Do you find yourself being irritable between meals? Is a mid-morning or mid-afternoon coffee or soda break a must? Do you find yourself yawning and tired after a meal? Do you have chronic or irresistible sugar cravings?
Functional imbalances in your body could be responsible for these symptoms, including your sugar cravings – like pain, these symptoms could be a signal to you that something is wrong. Most sugar cravings are caused by our body’s natural ability to try to balance out our blood sugar levels. Blood sugar dysregulation could ultimately lead to a diagnosis of Diabetes, a disease in which your blood sugar levels are consistently above normal.
It likely that you or someone you know, has received a Diabetes diagnosis. According to the Center for Disease Control (CDC), 29.1 Million people, or about 1 out of every 11 people, have diabetes and American Diabetes Association reports that every 17 seconds someone new is diagnosed with Diabetes. Diabetes causes more deaths a year than breast cancer and AIDS combined. The CDC predicts that 1 in 3 Americans will have Diabetes by 2050.
Our bodies need sugar to use as energy. However, never in the history of humans have we had the amount of sugar in our diets that we have currently available. Our bodies are simply not adapted to dealing with high sugar levels. in fact, we have 7 hormones that RAISE our blood sugar levels but only 1 hormone that is responsible for lowering it. Our bodies were created to quickly raise blood sugar levels (and our energy) to handle acute stress – or as I like to say – to be able to run from the saber-toothed tiger. Before industrialization, the major sources of sugar in our diets were from honey and seasonal fruits. (And my guess is, if we had to fight bees for honey, we didn’t try that often.) The cheap, processed sugar available today is creating a problem that our bodies were never designed to deal with, ultimately throwing our bodies out balance and causing more cravings.
What happens to your brain on sugar
To get through the bees though, we needed some kind of incentive. There is some research that sugar actually triggers the same areas of the brain that drugs do, making it potentially as addictive as cocaine. In 2013, the New York Times reported that the research at the Big Food Companies was focused on developing tastier and more addictive products. Almost, 40% of children’s diets now come from added sugars and unhealthy fat.
Your body categorizes your food into three macronutrients: Protein, Carbohydrate, and Fat. These ultimately are broken down into components that are used for fuel in your body. Your body wants to use glucose (sugar) and fats the most for fuel. A healthy body is actually able to burn both glucose and fat in its’ day to day activity. However, due to blood sugar dysregulation most of us are only burning glucose.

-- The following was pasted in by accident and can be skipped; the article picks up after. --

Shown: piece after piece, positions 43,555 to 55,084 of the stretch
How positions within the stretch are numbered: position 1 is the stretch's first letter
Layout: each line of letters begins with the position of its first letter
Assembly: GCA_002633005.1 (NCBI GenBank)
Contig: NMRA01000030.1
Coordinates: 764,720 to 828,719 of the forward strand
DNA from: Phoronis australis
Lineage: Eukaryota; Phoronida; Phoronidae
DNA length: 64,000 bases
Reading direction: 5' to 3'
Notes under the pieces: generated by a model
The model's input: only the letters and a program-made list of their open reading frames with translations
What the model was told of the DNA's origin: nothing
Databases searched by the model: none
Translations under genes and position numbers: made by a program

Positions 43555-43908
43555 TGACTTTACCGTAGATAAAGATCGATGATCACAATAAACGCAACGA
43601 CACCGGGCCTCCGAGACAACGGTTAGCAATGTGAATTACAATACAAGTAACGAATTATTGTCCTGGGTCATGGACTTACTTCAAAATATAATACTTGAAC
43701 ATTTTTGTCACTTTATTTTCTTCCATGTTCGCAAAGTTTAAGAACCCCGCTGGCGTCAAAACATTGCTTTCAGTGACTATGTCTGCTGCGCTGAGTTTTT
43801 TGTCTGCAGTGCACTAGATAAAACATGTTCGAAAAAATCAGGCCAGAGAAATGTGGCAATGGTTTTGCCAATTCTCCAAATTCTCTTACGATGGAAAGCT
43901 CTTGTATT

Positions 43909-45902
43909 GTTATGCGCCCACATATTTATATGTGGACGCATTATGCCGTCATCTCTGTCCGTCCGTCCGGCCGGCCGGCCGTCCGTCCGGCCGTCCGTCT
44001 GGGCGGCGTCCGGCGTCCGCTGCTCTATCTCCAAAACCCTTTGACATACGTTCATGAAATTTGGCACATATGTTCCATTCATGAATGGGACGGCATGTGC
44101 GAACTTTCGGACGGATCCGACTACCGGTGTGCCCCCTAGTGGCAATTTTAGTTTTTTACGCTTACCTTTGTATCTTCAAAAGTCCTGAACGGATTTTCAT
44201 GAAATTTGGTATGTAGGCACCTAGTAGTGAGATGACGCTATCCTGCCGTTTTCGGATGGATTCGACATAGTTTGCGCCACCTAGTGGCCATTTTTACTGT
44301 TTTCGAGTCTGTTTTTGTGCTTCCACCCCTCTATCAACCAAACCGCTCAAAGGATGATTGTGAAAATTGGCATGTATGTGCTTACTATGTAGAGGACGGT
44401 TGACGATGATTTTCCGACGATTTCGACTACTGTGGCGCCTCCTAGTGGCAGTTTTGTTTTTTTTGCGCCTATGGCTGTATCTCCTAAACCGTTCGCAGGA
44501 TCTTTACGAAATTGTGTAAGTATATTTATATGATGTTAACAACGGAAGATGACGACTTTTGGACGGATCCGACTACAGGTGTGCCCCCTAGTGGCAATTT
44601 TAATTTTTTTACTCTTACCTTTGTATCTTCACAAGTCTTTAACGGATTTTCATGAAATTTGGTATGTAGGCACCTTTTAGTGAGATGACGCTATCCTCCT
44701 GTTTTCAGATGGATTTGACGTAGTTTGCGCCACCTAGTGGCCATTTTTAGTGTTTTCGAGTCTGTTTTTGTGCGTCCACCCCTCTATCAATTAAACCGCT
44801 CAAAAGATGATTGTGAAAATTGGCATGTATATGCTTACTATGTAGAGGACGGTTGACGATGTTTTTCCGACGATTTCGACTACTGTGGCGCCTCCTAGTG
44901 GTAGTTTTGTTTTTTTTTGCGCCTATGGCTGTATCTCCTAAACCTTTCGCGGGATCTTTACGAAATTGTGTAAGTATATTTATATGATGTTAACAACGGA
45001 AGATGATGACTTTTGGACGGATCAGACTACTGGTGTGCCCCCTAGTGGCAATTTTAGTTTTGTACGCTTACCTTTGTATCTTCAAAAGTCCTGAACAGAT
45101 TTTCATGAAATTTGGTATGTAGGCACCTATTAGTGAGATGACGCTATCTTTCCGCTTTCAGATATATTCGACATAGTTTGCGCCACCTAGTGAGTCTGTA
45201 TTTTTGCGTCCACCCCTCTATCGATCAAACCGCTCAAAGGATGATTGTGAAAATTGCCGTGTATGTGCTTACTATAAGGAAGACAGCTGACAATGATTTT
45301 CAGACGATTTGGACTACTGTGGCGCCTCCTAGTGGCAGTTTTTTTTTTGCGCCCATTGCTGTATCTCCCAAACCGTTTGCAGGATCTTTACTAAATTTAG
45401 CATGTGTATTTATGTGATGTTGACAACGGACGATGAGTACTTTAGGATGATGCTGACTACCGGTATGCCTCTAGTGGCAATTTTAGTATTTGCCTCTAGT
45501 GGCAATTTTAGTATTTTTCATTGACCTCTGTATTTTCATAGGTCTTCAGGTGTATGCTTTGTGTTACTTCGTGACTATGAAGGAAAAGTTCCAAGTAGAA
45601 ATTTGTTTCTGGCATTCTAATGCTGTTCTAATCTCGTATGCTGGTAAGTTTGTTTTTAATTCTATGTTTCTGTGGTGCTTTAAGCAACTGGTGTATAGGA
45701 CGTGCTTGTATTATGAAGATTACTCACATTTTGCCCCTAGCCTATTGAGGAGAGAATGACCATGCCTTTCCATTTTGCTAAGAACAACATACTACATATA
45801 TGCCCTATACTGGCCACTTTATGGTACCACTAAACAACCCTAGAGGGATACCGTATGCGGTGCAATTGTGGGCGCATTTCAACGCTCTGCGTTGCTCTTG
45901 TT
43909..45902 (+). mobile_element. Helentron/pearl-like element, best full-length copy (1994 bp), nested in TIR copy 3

Energy (ATP) production is done in the Cells. Remember that cells make up the tissues in your body and the tissues ultimately make up your organs. Glucose is stored mainly in the cells of the liver and muscle tissue. Extra glucose is ultimately changed into fat and stored in the cells of the adipose tissue of the body. The blood is responsible for making glucose available to the cells that need it for energy. As you’ll see later in the discussion, both too much and too little glucose in the blood is a problem, so the body has a vary narrow range that it wants to keep the blood sugar level at. (see the normal blood sugar graph below.)
The main organs in blood sugar regulation, the pancreas and liver, are constantly receiving signals from the brain about the blood sugar level and release the hormones glucagon and insulin as needed to increase or decrease the blood sugar level. (see picture) Remember, that hormones are just messengers. Insulin, in particular, is just responsible for telling the cells to take in glucose.
blood sugar rollercoaster, modified from NTA training materials
So when we eat a high sugar carbohydrate meal at breakfast (insert your favorite breakfast cereal here) then it spikes our sugar levels outside of the normal levels. And immediately, our body goes into panic mode, the pancreas releases insulin to tell the cells to store the extra glucose. But alas, too much insulin was released, we store too much, and then we crash at around mid-morning. Our body realizes this is a huge problem, and you get a coffee craving (insert sugary caffeinated coffee because your body just gave you a sign that blood sugar/energy was low). Here’s where the other 7 hormones come into play. All of a sudden your body is panicked because it might have to run from the tiger and you don’t have enough energy. So now your adrenal glands have to fire shooting out the stress hormones – in particular – cortisol and adrenaline. And the blood sugar roller coaster goes on….